It would be no surprise to hear the big four banks and two big supermarkets have too much market power in Australia. But it is rare to hear that same line coming from a former chairman of Woolworths and director, for two decades, of ANZ.
Melbourne businessman John Dahlsen has rounded on the establishment in a confidential paper. Written in March, the submission has been given to David Murray’s Financial Services Inquiry and to Ian Harper’s Competition Policy Review.
Dahlsen’s submission is positively scathing about the lack of competition in banking and he doubts Murray will do anything about it, telling The Australian Financial Review recently the inquiry was being conducted “by bankers, on behalf of bankers, for bankers”. The FSI declined Crikey‘s request for a response.
Murray’s forerunner Stan Wallis, who conducted the last inquiry into the financial services system in 1996, assumed the entry of foreign banks would increase competition. Dahlsen writes:
“Not only has this not happened, but the international banks have retreated, in many cases with their assets acquired by one of the Big Four, thus increasing concentration.”
The GFC made matters worse by wiping out competition from second-tier banks, regional banks and non-bank financial institutions and resulting in a wave of new regulation linked to the concept of “too big to fail”.
Dahlsen directly accuses the big banks of collusion. The industry is becoming more and more incestuous, with executives moving from bank to bank. “Co-opetition” through payment systems and loan syndicates exacerbates the problem. A false impression of competition is nurtured deliberately, says Dahlsen:
“Home loan marketing conveys to the public the idea that the competition is real. In reality, bank margins in home lending are similar and some of the highest in the world. Home loan divisions are hugely profitable.”
Tougher regulations have resulted in an overwhelming focus on risk, to the detriment of opportunity. For all-powerful credit teams within banks, there is no cost of continually saying no. All focus is on minimising downside risk; there is no measurement of unsatisfied demand. Business lending, for example, suffers chronically.
He says current architecture can’t solve the competition problem. The Australian Prudential Regulation Authority is too narrow and needs an RBA-like independent board. ASIC is overloaded and needs to be relieved of consumer protection responsibilities. The Financial Ombudsman Service is excellent but powerless. The tools of the ACCC need updating to cover complex areas like finance. Dahlsen told Crikey part of the answer might be a dedicated national “consumer super-agency” covering all industries and able to do research and disseminate reports, hold inquiries, consider law reform, relate to relevant state agencies, and consider impacts on small business.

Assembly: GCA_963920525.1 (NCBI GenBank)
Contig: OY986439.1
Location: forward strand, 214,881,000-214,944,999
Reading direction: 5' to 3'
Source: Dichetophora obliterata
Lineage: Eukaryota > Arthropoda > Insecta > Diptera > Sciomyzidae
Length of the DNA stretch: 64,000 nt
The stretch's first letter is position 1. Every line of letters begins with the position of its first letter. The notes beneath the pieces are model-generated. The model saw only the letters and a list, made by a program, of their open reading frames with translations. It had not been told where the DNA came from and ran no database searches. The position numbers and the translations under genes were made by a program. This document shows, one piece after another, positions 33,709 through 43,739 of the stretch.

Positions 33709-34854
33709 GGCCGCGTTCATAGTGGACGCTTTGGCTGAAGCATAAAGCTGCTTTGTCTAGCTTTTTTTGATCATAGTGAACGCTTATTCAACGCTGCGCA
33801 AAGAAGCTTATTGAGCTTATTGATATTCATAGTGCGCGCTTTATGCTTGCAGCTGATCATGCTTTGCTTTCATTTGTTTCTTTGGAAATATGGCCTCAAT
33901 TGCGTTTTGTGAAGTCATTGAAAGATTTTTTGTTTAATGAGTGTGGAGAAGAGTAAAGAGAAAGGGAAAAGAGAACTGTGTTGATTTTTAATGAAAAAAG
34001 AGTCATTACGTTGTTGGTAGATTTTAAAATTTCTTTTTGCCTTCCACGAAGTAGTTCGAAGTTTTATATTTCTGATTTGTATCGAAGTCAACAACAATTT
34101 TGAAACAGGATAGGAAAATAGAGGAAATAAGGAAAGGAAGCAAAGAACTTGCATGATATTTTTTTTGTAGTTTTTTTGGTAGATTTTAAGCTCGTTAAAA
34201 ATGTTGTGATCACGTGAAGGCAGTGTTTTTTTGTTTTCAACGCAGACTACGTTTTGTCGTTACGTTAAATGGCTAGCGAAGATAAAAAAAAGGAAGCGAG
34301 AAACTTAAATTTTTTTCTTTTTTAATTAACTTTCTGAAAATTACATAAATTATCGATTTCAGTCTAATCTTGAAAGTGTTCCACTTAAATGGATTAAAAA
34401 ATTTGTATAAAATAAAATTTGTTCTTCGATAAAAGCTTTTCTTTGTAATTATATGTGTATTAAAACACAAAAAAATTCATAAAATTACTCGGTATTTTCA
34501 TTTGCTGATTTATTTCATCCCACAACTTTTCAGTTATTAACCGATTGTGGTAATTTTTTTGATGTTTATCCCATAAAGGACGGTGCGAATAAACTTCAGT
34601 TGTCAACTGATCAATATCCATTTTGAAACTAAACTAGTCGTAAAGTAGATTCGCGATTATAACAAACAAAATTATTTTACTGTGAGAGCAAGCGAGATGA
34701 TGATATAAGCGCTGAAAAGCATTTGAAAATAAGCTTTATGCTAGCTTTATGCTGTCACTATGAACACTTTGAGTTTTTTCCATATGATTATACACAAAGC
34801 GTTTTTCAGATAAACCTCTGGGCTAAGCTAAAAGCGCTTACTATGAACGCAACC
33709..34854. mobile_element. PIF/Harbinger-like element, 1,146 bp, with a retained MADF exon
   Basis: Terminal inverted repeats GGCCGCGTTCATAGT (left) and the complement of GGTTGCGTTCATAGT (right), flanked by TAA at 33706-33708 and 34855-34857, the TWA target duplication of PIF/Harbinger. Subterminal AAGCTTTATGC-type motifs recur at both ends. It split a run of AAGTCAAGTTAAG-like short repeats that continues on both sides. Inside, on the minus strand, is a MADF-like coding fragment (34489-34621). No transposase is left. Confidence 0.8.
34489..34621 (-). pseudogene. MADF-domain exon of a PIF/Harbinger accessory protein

Dahlsen draws a contrast between “collusion” in the banking industry and “collision” in the retail industry. Banking and retail are at opposite ends of the regulatory scale — banking is highly regulated, retail hardly at all. Where there is little competition on price in banking, competition on price in retail is fierce and consumers benefit. The “collision” is between retailers and their suppliers, who are often subject to conduct that Dahlsen acknowledges is unconscionable.
“If the public were truly aware of the reality of what is happening and this could be communicated and marketed, then small retailers or suppliers might have a chance of surviving. In the meantime, there will simply be a bubbling on the surface of these tough practices, which many would say are un-Australian,” Dahlsen writes. These are amazing concessions from a former chairman of our largest supermarket.
But at least retail customers are empowered by the competition. Bank customers by contrast are the victims of competition in banking, because banks don’t compete on price, they compete to minimise risk, and they deliberately leave the customer in the dark. Unlike shopping, which we do every day, our banking transactions are few and far between, and with complex financial products like mortgages or superannuation, public understanding is low.
“It is not more regulation that is required, but information, so that the consumer can understand and choose better,” Dahlsen said.
This is where Dahlsen’s submission is most surprising: he slams bank culture as data- and production-driven:
“Customers can sense staff disenchantment and they see how it affects their service. On the whole banks are not great places to work. Policy tends to be top-down, with little notice taken of customer-facing employees. This exacerbates the production-driven atmosphere. Many bank staff live in fear of losing their jobs …”
Dahlsen details efforts taken under John Macfarlane at ANZ to revive a smaller-bank feel, since abandoned. The local bank manager is sadly dead and there is no bank equivalent of the supermarket store walk-through, for example, which allows feedback from customers to front-line staff to percolate back up to management.
“When the CEO of Woolworths visits stores, he uses a dictaphone to record all the comments made to him by staff or customers, which then goes to support office for immediate attention. This is checked the following day to see that action is taken. A surprising number of these comments raise important issues rather than minor complaints of inconvenience. It is difficult to imagine this happening in a bank.”
The dictaphone may have been replaced by a tablet, but Dahlsen’s point is well made. The result? Banks are held in low regard by consumers (never mind the jimmied-up customer satisfaction surveys produced endlessly at the industry’s behest) and the feeling, we discover, is mutual. It is a fascinating submission.